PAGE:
Last week, on the very same day that I wrote that post about modifications for wrist pain during upper body exercises, I was having a little chat at the gym with a member who had wrist pain from benching and doing curls. After a bit of a conversation, he explained that it’s been chronic for about two months in one wrist, but it usually flip flops back and forth between his wrists. It’s been happening for as long as he’s been working out.
I don’t have the guys entire injury and activity history, so I don’t know what he’s hurt or how he’s trained in the past. Based on what I see though, and in the man’s own words, “[He’s] a creature of habit.” How habitual? Well, curls and benching hurts his wrists, and all I ever see him do is curl and bench. Does that make any sense?
I come across as an anti-bench press zealot so strongly at my gym that I’ve actually been getting funny looks from people when I DO in fact recommend the bench press or do it myself. They’re actually confused by it, which I find amusing. It’s not that I’m against benching, but I prefer exercises that give you greater bang-for-your-buck, and continuously performing an exercise that hurts you is just idiotic! It take simple logic to say, “If it hurts, don’t do it”, but unfortunately, we aren’t exactly the most logical of creatures, are we?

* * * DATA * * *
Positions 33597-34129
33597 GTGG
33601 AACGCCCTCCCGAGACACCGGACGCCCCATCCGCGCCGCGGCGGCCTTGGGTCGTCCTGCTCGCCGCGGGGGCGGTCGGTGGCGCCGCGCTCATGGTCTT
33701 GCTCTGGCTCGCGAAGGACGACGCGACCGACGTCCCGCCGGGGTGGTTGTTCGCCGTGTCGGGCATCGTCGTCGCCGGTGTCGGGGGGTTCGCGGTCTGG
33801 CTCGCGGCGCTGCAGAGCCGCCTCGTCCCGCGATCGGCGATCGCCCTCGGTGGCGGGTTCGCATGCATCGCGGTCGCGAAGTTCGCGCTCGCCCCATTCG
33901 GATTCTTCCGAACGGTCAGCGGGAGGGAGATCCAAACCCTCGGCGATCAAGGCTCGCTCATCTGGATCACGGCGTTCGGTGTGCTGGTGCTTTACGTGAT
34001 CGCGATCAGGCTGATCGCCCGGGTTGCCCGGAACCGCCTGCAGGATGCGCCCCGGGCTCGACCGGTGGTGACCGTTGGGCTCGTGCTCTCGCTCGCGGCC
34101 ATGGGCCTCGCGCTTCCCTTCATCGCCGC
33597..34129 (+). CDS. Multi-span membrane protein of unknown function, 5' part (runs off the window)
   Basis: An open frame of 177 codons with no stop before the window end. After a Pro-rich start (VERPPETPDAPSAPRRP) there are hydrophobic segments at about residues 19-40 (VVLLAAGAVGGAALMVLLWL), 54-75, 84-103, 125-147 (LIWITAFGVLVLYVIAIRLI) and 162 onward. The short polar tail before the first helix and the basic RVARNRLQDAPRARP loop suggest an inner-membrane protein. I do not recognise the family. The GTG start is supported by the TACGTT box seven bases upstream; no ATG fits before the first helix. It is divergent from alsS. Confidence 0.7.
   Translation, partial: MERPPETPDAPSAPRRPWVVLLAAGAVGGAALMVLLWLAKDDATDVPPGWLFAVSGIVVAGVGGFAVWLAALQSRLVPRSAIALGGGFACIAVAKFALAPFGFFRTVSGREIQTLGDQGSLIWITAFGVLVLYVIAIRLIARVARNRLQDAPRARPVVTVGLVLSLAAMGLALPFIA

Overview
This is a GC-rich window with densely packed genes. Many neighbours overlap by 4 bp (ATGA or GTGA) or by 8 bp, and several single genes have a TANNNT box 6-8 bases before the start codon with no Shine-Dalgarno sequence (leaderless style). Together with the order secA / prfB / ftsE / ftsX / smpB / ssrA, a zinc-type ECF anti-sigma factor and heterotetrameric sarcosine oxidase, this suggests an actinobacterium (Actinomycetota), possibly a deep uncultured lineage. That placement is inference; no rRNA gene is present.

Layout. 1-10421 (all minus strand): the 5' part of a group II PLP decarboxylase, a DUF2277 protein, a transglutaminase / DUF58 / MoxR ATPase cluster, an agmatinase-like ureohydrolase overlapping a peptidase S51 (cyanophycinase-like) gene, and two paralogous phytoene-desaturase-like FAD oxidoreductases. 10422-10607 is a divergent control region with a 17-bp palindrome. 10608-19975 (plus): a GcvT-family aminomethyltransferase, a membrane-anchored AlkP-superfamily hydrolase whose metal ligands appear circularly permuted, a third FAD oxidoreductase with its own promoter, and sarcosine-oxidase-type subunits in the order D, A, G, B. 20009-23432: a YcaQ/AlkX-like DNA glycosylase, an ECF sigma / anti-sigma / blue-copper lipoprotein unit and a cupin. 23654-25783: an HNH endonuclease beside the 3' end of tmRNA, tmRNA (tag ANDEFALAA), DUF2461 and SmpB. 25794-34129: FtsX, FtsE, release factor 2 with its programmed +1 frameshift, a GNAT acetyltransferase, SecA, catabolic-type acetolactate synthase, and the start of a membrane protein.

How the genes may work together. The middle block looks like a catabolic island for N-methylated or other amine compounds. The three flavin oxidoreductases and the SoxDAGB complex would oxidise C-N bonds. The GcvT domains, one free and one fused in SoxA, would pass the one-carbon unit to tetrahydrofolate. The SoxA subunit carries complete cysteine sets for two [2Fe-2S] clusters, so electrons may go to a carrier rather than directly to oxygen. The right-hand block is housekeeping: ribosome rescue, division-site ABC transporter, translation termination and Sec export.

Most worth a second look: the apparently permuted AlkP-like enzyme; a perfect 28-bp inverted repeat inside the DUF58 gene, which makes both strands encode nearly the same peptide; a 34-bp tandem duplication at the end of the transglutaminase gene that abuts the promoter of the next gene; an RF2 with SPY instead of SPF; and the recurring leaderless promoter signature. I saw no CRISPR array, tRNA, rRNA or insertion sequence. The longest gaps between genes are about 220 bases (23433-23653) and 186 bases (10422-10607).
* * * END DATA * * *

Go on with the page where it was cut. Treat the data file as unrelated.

We’re creatures of habit. We do the same things over and over again, practice the same repetitive routine, repeat the same behaviors. These can be wonderful, health enhancing behaviors, or they can be absolutely asinine. Maybe you’ve made a daily habit of exercising for 20 minutes before you eat breakfast, or perhaps you have a rise-and-shine cigarette. Those are two simple but vastly different habits, aren’t they?
Regardless of the health benefits or harms, you probably do those things without thinking about them. It’s just part of the procedure, and you continue to do it without criticizing or critiquing it. Sure, you may have consciously considered it when you began, but now that it’s normal, you’re set in your ways.
You need to think more. You need to think about what you do, how you do it, why you do it, where you do it. Remember the question words that you probably learned in first grade? Those are still important, but we don’t apply them to important things. We’re more likely to ask, “Should I go to McDonalds or Burger King for dinner tonight?” Instead of asking, “What can I do during the week to make it easier to eat a healthy meal at home?” Sure, the drive through window and your preferred #6 meal is much easier, but the more you do that, the more your butt starts to look like the seat you’re sitting on. If you’re okay with resembling Spongebob Squarepants, then do your thing; I doubt you are though, and you’d prefer to do things a little bit healthier, because the extra work pays off.
In order to improve on what we do, we need to think about how we can get better. Without considering where we can progress, we’ll be in the same place, doing the same things, and we won’t get anywhere. There are infinite factors that contribute to our quality of life and overall health, and it’s up to you to consider how they contribute to or detract from your happiness and success. Look at what you’re doing, and consider where you can make changes. Making the change is up to you.